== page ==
The crossing of Mescal Bajada en route to Bighorn Canyon
This Anza-Borrego desert hike takes an adventure through lightly visited canyons where one may encounter a bighorn sheep, view some fascinating rock formations, and find an array of wildflowers if the rains have cooperated. It is also interesting to compare these two canyons and their washes. While similar, they also have their differences. Ironwood trees are relatively rare in Bighorn Wash but common in Nolina Wash, and the yucca relative, nolina, appears to be confined to Nolina Wash. One of the ways that nolina differs from yucca is in having pliant fibrous leaves unlike the stiff leaves associated with the yucca.
Although the route is obvious, for most of the distance there is no maintained trail, and some boulder-hopping is necessary. From your parked vehicle at the junction of the Pinyon Wash jeep trail and the Nolina jeep trail, start hiking west across the flat, sandy Mescal Bajada. About 0.3 mile from your vehicle, begin tending southwest and continue until Bighorn Canyon is visible ahead, which you will enter after covering about 1 mile. The canyon gradually narrows as you hike south through scattered catclaw acacia, rabbitbrush, agave, barrel and fishhook cactus, two kinds of cholla, Mormon tea, and occasional juniper trees. Blue Spring, on the north-facing slope of Pinyon Mountain, is 3.75 miles from your vehicle, if you choose to go there. It was developed as a guzzler for the Pinyon Mountain bighorn sheep and is not a source of water for humans. The best chance for seeing the elusive sheep requires remaining quiet and carefully scanning the steep rocky slopes above the spring or near some of their favorite forage plants: catclaw, encelia, sweetbush, and krameria. Their efficient digestive system allows them to maximize removal of nutrients from what can be well-armed dry and abrasive plants.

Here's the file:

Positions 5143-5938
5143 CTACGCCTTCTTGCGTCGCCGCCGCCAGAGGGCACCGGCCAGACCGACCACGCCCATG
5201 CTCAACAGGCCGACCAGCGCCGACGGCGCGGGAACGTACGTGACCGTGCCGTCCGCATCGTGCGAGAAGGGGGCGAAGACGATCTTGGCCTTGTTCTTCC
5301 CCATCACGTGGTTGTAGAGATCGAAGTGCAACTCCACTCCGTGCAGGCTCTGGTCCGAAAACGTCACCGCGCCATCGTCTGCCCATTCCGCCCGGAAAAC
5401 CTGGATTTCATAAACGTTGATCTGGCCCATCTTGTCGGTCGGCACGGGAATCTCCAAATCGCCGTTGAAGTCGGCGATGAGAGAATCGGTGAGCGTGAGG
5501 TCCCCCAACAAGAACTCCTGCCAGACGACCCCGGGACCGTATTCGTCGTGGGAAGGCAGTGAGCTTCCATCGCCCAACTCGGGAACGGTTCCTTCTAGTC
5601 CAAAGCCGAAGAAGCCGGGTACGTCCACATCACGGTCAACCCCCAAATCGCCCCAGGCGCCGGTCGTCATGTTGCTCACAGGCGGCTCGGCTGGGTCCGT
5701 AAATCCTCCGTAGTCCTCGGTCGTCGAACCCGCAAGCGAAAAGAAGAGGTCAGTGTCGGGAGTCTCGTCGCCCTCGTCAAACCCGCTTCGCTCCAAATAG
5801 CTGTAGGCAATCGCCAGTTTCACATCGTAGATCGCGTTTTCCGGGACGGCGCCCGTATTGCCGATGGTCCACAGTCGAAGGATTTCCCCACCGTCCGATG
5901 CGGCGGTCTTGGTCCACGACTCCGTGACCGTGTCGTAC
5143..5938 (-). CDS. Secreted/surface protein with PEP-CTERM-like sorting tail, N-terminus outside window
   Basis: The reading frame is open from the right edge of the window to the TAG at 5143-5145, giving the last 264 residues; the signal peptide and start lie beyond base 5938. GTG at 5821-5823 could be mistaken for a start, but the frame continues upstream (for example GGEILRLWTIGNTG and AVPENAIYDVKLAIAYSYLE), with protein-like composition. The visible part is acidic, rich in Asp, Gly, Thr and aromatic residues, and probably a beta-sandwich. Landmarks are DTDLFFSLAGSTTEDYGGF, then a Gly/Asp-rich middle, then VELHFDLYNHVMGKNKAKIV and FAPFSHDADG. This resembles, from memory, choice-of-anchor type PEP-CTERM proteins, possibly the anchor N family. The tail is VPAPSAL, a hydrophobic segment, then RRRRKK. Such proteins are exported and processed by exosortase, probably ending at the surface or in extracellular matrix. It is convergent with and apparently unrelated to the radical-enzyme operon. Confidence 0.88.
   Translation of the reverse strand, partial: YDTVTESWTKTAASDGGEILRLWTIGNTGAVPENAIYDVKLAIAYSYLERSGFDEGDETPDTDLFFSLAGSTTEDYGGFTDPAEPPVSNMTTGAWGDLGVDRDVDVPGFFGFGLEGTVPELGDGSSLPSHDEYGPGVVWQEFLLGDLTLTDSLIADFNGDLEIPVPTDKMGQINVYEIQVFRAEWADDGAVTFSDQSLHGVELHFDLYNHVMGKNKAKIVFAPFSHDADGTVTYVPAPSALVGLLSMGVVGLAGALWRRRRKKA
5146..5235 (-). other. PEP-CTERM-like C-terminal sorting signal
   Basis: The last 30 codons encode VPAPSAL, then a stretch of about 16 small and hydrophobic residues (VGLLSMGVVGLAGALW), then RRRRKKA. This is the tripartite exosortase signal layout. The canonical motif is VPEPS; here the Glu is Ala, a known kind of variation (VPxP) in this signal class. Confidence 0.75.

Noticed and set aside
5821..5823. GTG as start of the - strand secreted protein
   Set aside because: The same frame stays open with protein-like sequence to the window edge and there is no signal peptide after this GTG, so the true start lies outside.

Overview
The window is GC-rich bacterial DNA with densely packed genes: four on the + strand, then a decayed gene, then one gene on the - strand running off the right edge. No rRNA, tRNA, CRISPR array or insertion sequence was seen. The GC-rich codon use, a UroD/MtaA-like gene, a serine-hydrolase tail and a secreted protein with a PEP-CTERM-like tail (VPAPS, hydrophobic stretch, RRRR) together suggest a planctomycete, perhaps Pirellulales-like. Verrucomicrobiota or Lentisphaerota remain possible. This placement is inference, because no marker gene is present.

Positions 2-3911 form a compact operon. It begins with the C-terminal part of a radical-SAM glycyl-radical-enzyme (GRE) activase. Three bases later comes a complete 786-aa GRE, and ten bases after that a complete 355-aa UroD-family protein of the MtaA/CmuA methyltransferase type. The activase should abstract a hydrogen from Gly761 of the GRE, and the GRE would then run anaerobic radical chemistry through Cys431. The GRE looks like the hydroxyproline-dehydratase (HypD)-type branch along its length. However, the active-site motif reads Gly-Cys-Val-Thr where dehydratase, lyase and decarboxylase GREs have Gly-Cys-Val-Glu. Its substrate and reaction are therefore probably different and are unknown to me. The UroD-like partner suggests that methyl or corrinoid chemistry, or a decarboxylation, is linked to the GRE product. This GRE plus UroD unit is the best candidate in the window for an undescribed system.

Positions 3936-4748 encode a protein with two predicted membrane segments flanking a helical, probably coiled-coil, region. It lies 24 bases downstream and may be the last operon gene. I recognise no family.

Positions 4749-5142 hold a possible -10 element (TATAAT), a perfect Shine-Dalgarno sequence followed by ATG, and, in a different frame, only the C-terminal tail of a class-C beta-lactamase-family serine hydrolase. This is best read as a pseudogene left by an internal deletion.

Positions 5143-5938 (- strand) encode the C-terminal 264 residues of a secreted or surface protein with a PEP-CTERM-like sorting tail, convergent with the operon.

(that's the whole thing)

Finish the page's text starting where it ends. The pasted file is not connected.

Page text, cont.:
If you do go to the Blue Spring, reverse your steps until the low pass to the east that separates Bighorn and Nolina canyons is visible. Then go toward it, following the ducks that lead over the pass and down into Nolina Canyon. Take care making your way down-canyon, where you must negotiate some short, dry falls. The Nolina Canyon jeep trail is 1.75 miles from the pass summit. Scrambling over rocks ends here and hiking becomes easy again. Just follow the jeep trail through soft sand back to your vehicle.
Be prepared with at least a liter of water and check temperatures for all hikes for optimum time for comfort level.
- Distance from downtown San Diego: About 85 miles. Allow 1 hour and 50 minutes driving time (Anza-Borrego Desert State Park). Drive to Julian. From the junction of SR-79 and SR-78/Banner Rd., drive 22.5 miles to the signed turnoff for Pinyon Wash, 4.1 miles past the junction of SR-78 and SR-3. Drive south 1.6 miles on the Pinyon Wash dirt road to the junction with Nolina Wash and park safely off the road. Passenger autos usually can negotiate the Pinyon Wash jeep trail, but a truck or 4WD vehicle is recommended.
- Hiking length: This is an 8-mile loop hike.
- Difficulty: Moderate to moderately strenuous. If not for the length of the hike and some boulder-hopping, it would be easy. Elevation gain/loss is 1280 feet. Trekking poles are recommended for some boulder-hopping. No facilities or potable water.